3. Why do most known visual binaries have relatively long periods and most spectroscopic binaries have relatively short periods?
    4. Figure \(18.3.2\) in Section 18.3 shows the light curve of a hypothetical eclipsing binary star in which the light of one star is completely blocked by another. What would the light curve look like for a system in which the light of the smaller star is only partially blocked by the larger one? Assume the smaller star is the hotter one. Sketch the relative positions of the two stars that correspond to various portions of the light curve.
    5. There are fewer eclipsing binaries than spectroscopic binaries. Explain why.
    6. Within 50 light-years of the Sun, visual binaries outnumber eclipsing binaries. Why?
    7. Which is easier to observe at large distances—a spectroscopic binary or a visual binary?
    8. The eclipsing binary Algol drops from maximum to minimum brightness in about 4 hours, remains at minimum brightness for 20 minutes, and then takes another 4 hours to return to maximum brightness. Assume that we view this system exactly edge-on, so that one star crosses directly in front of the other. Is one star much larger than the other, or are they fairly similar in size? (Hint: Refer to the diagrams of eclipsing binary light curves.)
    9. Review this spectral data for five stars.
      Table A
      Star Spectrum
      1 G, main sequence
      2 K, giant
      3 K, main sequence
      4 O, main sequence
      5 M, main sequence
      Which is the hottest? Coolest? Most luminous? Least luminous? In each case, give your reasoning.
    10. Which changes by the largest factor along the main sequence from spectral types O to M—mass or luminosity?
    11. Suppose you want to search for brown dwarfs using a space telescope. Will you design your telescope to detect light in the ultraviolet or the infrared part of the spectrum? Why?
    12. An astronomer discovers a type-M star with a large luminosity. How is this possible? What kind of star is it?
    13. Approximately 9000 stars are bright enough to be seen without a telescope. Are any of these white dwarfs? Use the information given in this chapter to explain your reasoning.
    14. Do 90% of the brightest stars lie on or near the main sequence? Explain why or why not.
    15. Which star is more massive—Sirius or Alpha Centauri? Rigel and Regulus have nearly the same spectral type. Which is larger? Rigel and Betelgeuse have nearly the same luminosity. Which is larger? Which is redder?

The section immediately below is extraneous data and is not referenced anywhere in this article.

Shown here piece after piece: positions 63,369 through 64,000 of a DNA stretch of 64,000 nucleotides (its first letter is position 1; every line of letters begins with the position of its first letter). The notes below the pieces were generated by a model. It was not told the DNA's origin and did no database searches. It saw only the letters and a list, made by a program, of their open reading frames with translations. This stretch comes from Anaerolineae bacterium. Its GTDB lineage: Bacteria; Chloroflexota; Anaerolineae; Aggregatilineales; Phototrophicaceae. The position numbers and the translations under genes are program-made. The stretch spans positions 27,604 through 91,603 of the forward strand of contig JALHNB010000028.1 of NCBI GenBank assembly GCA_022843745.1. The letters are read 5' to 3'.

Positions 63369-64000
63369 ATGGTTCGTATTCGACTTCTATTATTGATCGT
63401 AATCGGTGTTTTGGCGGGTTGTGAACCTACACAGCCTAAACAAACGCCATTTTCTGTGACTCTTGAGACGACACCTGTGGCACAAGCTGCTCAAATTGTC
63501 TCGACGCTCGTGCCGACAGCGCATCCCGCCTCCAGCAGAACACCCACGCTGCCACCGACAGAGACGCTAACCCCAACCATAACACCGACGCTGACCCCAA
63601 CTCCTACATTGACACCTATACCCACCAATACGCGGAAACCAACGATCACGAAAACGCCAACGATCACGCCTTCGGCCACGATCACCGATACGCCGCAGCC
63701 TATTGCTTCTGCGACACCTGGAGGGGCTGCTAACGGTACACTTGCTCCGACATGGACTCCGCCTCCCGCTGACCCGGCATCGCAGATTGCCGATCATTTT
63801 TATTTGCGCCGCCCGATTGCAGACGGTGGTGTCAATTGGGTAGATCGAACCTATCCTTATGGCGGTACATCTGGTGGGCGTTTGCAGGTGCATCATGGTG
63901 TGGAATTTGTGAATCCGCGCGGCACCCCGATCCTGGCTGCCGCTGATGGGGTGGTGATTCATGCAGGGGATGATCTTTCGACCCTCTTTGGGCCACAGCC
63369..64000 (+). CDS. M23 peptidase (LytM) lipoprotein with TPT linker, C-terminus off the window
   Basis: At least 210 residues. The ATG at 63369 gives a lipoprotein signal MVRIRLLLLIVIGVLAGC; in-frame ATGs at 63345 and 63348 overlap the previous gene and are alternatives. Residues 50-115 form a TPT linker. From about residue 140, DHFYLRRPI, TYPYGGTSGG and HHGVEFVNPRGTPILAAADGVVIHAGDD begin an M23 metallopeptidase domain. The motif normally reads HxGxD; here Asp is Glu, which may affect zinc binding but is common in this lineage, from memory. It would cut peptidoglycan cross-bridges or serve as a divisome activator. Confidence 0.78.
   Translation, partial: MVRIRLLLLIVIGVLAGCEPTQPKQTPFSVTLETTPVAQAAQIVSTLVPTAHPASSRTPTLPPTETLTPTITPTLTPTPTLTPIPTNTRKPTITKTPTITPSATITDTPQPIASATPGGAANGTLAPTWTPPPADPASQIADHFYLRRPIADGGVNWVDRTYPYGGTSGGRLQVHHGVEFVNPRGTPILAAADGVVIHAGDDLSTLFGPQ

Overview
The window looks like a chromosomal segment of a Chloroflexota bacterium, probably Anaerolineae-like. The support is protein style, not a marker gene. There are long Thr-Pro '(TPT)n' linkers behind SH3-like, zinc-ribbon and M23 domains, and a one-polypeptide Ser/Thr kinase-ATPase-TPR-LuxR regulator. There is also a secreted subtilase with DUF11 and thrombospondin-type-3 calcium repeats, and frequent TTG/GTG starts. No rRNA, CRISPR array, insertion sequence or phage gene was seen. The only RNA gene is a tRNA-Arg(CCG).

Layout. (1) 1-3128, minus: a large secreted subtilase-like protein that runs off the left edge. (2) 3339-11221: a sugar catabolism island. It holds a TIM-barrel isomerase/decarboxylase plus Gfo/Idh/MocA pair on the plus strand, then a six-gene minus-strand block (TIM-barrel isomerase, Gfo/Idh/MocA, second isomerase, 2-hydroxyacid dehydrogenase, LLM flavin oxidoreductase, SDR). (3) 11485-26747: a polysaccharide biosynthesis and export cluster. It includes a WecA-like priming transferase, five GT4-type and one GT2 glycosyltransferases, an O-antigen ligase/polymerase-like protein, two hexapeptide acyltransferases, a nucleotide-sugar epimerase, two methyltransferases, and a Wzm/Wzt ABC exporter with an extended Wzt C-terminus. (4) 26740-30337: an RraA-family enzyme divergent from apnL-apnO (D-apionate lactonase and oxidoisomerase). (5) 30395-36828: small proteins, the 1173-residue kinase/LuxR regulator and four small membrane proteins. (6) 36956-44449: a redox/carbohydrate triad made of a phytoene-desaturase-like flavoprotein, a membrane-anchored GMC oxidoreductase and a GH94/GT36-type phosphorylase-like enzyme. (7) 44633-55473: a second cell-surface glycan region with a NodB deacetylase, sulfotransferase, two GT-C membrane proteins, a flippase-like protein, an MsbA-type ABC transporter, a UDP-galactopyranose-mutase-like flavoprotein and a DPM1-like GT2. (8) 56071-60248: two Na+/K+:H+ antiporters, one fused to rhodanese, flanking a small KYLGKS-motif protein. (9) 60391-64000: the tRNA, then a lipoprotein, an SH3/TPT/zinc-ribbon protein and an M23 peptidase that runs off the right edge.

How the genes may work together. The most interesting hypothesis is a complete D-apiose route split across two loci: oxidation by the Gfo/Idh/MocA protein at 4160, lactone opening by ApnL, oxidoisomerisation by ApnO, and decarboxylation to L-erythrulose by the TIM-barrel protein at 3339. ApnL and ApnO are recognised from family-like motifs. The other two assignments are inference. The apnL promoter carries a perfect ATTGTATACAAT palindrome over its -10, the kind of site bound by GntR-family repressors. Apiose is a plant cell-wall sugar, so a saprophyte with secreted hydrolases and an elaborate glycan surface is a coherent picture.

16. If a visual binary system were to have two equal-mass stars, how would they be located relative to the center of the mass of the system? What would you observe as you watched these stars as they orbited the center of mass, assuming very circular orbits, and assuming the orbit was face on to your view?
    17. Two stars are in a visual binary star system that we see face star is very massive whereas the other is much less massive. Assuming circular orbits, describe their relative orbits in terms of orbit size, period, and orbital velocity.
    18. Figure \(18.2.4\) in Section 18.2 shows the velocity of two stars in a spectroscopic binary system. Which star is the most massive? Explain your reasoning.
    19. You go out stargazing one night, and someone asks you how far away the brightest stars we see in the sky without a telescope are. What would be a good, general response? (Use Appendix J for more information.)
    20. If you were to compare three stars with the same surface temperature, with one star being a giant, another a supergiant, and the third a main-sequence star, how would their radii compare to one another?
    21. Are supergiant stars also extremely massive? Explain the reasoning behind your answer.
    22. Consider the following data on four stars:
      Table B
      Star Luminosity (in LSun) Type
      1 100 B, main sequence
      2 1/100 B, white dwarf
      3 1/100 M, main sequence
      4 100 M, giant
      Which star would have the largest radius? Which star would have the smallest radius? Which star is the most common in our area of the Galaxy? Which star is the least common?


    This page titled 10.14: The Stars - A Celestial Census (Exercises) is shared under a CC BY 4.0 license and was authored, remixed, and/or curated by OpenStax via source content that was edited to the style and standards of the LibreTexts platform; a detailed edit history is available upon request.